Academic journal article Family Relations

The Ethics of Relationality: The Moral Views of Therapists Engaged in Marital and Family Therapy

Academic journal article Family Relations

The Ethics of Relationality: The Moral Views of Therapists Engaged in Marital and Family Therapy

Article excerpt

The Ethics of Relationality: The Moral Views of Therapists Engaged in Marital and Family Therapy*

This article suggests, on the basis of a national survey (N=1,035), that therapists engaged in marital and family therapy endorse a common ethic of relationality. In contrast to a prevailing cultural view of therapists as promoting an ethic of individualism, the survey suggests that for families they place primary value on mutual and caring interpersonal relations. This ethic holds across therapist gender and in therapists' particular views on divorce, gender relations, and child rearing.

Recent years have seen an increase in literature on the ethical values that guide, or should guide, therapists involved in marital and family therapy. Much of the literature focuses on respect for the dignity, rights, and needs of individual family members. The language of "respect" and "dignity" is associated with Kant's strong emphasis on treating all persons as ends and never as means (Kant, 1990). Nowhere is this Kantian ethical language more clearly expressed than in the American Psychological Association's (APA's) official guidelines for therapists. The APA's 1981 Ethical Principles of Psychologists begins with the sentence: "Psychologists respect the dignity and worth of the individual and strive for the preservation and protection of fundamental human rights" (Rosenbaum, 1982, pp. 439-51). Its 1992 revision of this code, Principle D, which deals with therapy, reads, "Psychologists accord appropriate respect to the fundamental rights, dignity, and worth of all people" (APA, 1992). Furthermore, the American Association for Marriage and Family Therapy (AAMFT), in its 1991 AAMFT Code of Ethics, relies on the same kind of ethical language of individual "rights": "Marriage and family therapists advance the welfare of families and individuals. They respect the rights of those persons seeking their assistance, and make reasonable efforts to ensure that their services are used appropriately" (AAMFT, 1991).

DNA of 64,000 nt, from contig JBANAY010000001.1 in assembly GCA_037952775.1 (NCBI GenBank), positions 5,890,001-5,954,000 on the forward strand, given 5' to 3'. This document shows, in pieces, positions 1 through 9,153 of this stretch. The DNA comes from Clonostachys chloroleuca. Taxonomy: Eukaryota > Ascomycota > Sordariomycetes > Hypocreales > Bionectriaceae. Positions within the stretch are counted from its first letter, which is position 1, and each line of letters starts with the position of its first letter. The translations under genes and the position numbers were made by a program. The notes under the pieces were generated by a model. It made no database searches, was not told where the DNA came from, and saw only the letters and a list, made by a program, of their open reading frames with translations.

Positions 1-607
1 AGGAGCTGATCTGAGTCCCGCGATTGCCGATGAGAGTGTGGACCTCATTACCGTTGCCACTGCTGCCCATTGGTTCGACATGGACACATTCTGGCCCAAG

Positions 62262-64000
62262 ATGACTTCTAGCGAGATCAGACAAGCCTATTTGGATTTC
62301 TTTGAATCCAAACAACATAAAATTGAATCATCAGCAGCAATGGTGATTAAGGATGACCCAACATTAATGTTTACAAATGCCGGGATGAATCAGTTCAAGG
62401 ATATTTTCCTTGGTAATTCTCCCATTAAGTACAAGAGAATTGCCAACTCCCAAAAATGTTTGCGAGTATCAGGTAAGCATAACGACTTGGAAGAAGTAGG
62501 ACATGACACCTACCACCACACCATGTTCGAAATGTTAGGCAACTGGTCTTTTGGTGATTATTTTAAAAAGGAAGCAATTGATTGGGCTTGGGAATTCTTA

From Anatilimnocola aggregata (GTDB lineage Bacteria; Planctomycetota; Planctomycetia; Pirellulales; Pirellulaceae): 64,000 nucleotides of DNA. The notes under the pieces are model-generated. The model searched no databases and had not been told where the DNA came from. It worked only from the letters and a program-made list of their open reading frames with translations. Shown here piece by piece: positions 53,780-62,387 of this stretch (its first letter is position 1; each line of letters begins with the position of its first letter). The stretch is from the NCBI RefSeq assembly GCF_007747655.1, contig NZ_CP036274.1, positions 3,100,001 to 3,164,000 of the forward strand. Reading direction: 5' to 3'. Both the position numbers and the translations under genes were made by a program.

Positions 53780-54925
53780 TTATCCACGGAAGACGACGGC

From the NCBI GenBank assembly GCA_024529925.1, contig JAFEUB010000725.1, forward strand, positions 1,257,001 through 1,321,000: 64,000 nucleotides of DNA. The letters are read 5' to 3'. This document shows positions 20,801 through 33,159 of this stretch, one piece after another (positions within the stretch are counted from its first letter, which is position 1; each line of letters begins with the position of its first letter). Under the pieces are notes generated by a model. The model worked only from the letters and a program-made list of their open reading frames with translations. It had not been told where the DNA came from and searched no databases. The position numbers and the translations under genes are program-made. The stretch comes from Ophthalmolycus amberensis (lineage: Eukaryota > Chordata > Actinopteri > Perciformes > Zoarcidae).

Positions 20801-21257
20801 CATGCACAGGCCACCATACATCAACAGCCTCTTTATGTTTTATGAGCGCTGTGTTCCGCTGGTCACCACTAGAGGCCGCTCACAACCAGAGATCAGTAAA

This focus on individual dignity and rights is taken up by many theorists on the ethical dimensions of family and marriage therapy. K. S. Pope, Tabachnick, and Keith-Spiegel (1987) represent a strong voice in the therapeutic ethics literature when they posit the moral norm, "treat people with respect for their dignity as human beings" (see also K. S. Pope & Vasquez, 1991). Haley (1987) uses classical Kantian language when he claims that "a major goal of therapy [is] . . . helping a person achieve autonomy. Therapists often say they seek to have their patients achieve individuality and independence and make their own choices in life." (See also Haley, 1996). Zygmond and Boorhem (1989) likewise use Kantian language of "universalizability"-act in such a way that the needs of all affected individuals are taken into consideration-and argue that the best way to deal with "conflicts" of needs is to "avoid harm" to any one individual.

This major focus in the therapeutic ethics literature on the needs and rights of individuals is not surprising, given the wide influence of Kantian ethics in the West. Recently, however, a growing number of marital and family therapists have critiqued this approach under the broad umbrella of a "systems" or "relational" ethic. Becvar and Becvar (1993, p. 8) argue that "systems theory directs our attention away from the individual and individual problems and towards relationships and relationship issues [and] . . . patterns of interaction." Minuchin and Nichols (1993, pp. 35-36) claim that family therapy should be "directed toward changing the organization of the family, on the grounds that when family organization is transformed, the life of each family member is altered accordingly." Likewise, Wendorf and Wendorf (1985) view the family as a "system of influence" aimed ultimately at "the best interest of the entire family system." While these and other systems approaches (Carpenter, 1987; Fishman, 1993; McGoldrick, Anderson, & Walsh, 1989) do not necessarily dispute the need to respect the rights and needs of individual family members, they place a higher priority on the well-being of the family system. …

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